BOULDER, Colo. (AP) — Colorado senior quarterback Sefo Liufau usually makes the same, routine walk to the locker room. This week, it was more difficult passing through a hallway that features the only Heisman Trophy in school history and a ceiling-to-floor photo of the tailback who earned it.
BOULDER, Colo. (AP) — Colorado senior quarterback Sefo Liufau usually makes the same, routine walk to the locker room.
This week, it was more difficult passing through a hallway that features the only Heisman Trophy in school history and a ceiling-to-floor photo of the tailback who earned it.
Liufau and the 11th-ranked Buffaloes began on-field preparations Friday for the Alamo Bowl with heavy hearts after the passing of 1994 Heisman Trophy winner Rashaan Salaam , who was found dead Monday night in a Boulder park. The park is less than 2 miles from Folsom Field, where Salaam rose to national prominence.
As a tribute to Salaam, the Buffaloes are looking at wearing a helmet sticker for their first bowl game since 2007.
"Just incredible, the legacy he's left here for people to strive for," said Liufau, whose team faces No. 13 Oklahoma State on Dec. 29. "Just with the way he played, the way he led Colorado back in the day."
The bounce-back season for the Buffaloes (10-3) has been one of the biggest story lines in college football this year. Picked to finish last in the conference's preseason media poll, Colorado captured the Pac-12 South title before losing to No. 4 Washington in the league's title game last week.
At the Alamo Bowl, Colorado has a chance to become the fourth team in school history to win 11 games. This group would join the 1989 team (11-1) that lost in the Orange Bowl, the '90 squad (11-1-1) which captured Colorado's only national title and the '94 team (11-1) that was highlighted by Salaam rushing for 2,055 yards.
"This is why we came here, this is what we were working for, striving for — playing for the Pac-12 Championship and getting to a bowl game," senior defensive back Ahkello Witherspoon said. "We're excited to go out there and try to win it."
These days, coach Mike MacIntyre is constantly approached about his team's resurgence. He doesn't mind in the least.
"It's just really neat, people coming up and talking to you, saying, 'We're glad Colorado football is back,'" MacIntyre said.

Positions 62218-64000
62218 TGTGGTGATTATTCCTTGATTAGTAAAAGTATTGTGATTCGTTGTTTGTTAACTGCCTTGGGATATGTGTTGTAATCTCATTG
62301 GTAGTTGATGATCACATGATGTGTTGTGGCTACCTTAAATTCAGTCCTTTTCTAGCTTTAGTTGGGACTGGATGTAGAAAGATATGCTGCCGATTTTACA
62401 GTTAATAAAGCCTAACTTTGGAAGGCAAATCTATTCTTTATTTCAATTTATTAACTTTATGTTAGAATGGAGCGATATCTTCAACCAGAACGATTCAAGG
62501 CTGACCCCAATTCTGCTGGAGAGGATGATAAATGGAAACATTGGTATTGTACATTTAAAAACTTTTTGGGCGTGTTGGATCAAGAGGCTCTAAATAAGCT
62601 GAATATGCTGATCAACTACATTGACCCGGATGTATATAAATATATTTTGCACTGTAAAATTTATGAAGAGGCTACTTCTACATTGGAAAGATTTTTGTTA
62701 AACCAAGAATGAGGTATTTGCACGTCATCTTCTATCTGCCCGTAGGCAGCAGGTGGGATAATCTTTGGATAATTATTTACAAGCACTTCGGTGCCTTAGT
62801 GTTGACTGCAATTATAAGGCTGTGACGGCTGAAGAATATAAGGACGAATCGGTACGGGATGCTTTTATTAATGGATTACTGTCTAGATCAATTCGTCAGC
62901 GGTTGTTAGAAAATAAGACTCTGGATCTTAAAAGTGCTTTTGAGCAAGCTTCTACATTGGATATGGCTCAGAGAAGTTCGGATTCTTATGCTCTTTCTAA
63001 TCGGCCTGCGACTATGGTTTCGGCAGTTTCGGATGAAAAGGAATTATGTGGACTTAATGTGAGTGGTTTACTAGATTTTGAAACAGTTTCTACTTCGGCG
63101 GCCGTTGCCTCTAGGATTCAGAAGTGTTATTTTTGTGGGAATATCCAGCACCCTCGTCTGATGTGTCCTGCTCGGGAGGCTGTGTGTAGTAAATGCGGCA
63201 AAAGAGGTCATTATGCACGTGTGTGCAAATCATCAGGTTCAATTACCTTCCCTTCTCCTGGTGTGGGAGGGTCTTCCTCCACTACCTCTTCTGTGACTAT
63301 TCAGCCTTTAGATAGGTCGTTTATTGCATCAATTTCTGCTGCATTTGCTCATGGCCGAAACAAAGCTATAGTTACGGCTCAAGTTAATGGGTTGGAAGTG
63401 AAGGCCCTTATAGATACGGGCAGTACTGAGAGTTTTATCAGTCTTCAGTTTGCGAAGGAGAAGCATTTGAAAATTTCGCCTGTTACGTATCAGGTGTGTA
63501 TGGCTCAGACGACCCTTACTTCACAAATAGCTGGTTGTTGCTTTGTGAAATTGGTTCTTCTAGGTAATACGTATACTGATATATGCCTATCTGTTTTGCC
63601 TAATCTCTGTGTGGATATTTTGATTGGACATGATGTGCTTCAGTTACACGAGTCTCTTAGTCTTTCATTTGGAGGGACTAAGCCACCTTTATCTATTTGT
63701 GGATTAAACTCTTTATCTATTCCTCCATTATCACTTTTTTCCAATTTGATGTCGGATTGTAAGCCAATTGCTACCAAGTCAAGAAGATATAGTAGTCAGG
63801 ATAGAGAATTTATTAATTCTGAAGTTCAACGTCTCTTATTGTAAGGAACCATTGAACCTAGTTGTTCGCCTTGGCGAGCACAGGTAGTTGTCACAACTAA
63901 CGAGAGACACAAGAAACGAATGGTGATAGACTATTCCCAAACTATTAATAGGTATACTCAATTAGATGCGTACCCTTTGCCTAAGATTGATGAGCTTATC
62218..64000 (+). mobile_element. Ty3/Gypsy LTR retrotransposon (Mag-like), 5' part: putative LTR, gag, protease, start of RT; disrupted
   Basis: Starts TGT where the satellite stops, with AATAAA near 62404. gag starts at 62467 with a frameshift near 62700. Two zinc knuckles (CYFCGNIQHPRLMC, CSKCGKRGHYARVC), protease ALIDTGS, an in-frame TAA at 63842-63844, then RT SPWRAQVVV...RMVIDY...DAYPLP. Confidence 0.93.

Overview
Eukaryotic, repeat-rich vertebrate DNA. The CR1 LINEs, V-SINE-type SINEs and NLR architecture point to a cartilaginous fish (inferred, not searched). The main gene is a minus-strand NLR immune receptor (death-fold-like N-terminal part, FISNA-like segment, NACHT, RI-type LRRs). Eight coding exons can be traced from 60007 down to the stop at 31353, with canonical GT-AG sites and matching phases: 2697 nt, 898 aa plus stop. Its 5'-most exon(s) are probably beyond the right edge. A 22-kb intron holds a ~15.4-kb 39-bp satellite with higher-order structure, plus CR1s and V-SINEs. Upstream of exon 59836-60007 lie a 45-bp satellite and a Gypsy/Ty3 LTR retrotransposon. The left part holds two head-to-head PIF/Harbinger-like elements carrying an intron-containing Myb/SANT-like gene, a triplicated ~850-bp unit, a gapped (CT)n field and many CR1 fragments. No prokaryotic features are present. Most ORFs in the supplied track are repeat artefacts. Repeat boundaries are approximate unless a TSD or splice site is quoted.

The fourth-year Colorado coach has been on a whirlwind schedule since the Pac-12 title game. He hit the recruiting trail earlier in the week, made an appearance in San Antonio on behalf of the Alamo Bowl and then traveled to Atlanta to accept The Home Depot Coach of the Year Award on Thursday night.
MacIntyre's squad got back to business Friday on the indoor practice field as the Buffaloes prepare for the high-octane offense of Oklahoma State (9-3). A football practice in December hasn't happened in quite some time for Colorado.
"It's great to extend my time here, because it could be over now," said Liufau, who has broken most of the school's passing records over his career. "I'm very happy to keep practicing."
The recent break from practice gave Liufau's right ankle more time to heal after he twisted it on the Buffaloes' first drive of the league title game. Although he returned to start the second half, he wasn't the same and threw three interceptions, including one that was returned for a TD.
"He did good out there today," MacIntyre said. "He moved around, he did everything. He wasn't 100 percent, but we didn't have to take him out."
The next challenge for MacIntyre: balancing practice sessions with final exams, which are set to begin on campus.
"We told all these guys they have to compartmentalize," MacIntyre said. "They have to really understand that and take care of that. I think they will. We won't keep them out here too long and keep them fresh."
MacIntyre said he had a chance to talk with Salaam's family before practice Friday. Salaam's funeral was Friday at the Islamic Center of Boulder. The mourners included Salaam's former teammate Michael Westbrook.
"Like his parents said, some of the greatest days of his life were here and he enjoyed it," MacIntyre said. "He did a lot for Buff Nation and for Colorado football, for sure."
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